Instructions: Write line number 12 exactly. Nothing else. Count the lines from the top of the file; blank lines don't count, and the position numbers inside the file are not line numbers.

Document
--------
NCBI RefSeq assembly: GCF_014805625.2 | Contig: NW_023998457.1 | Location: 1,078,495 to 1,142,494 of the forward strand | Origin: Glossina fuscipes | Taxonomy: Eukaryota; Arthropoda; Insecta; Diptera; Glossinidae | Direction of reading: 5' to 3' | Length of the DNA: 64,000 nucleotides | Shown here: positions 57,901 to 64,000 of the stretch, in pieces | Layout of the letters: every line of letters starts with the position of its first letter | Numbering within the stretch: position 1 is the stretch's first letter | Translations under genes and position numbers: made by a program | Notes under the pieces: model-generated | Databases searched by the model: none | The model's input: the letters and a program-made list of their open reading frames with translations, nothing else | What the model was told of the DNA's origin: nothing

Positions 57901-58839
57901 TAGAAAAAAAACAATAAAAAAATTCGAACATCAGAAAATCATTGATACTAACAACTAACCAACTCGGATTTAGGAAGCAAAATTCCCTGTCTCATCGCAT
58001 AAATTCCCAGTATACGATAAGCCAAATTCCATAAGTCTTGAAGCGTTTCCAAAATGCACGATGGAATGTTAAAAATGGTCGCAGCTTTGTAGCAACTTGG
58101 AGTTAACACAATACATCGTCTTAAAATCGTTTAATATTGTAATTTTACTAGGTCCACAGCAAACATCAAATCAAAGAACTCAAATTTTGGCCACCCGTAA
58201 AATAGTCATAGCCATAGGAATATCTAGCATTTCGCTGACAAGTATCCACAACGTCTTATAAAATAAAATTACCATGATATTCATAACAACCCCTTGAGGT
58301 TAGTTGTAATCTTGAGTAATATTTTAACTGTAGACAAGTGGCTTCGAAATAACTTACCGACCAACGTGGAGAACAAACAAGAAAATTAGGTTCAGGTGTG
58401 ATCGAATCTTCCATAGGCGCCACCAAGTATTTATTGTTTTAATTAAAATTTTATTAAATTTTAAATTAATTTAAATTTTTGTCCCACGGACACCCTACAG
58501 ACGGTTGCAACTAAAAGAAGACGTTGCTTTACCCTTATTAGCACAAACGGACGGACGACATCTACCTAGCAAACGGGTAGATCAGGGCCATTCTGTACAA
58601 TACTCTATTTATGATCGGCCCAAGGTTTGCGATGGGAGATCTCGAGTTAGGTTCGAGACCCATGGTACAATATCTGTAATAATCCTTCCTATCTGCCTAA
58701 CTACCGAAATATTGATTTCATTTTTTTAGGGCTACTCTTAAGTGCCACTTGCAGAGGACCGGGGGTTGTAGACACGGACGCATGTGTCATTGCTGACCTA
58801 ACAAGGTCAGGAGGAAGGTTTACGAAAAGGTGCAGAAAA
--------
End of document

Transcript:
58801 ACAAGGTCAGGAGGAAGGTTTACGAAAAGGTGCAGAAAA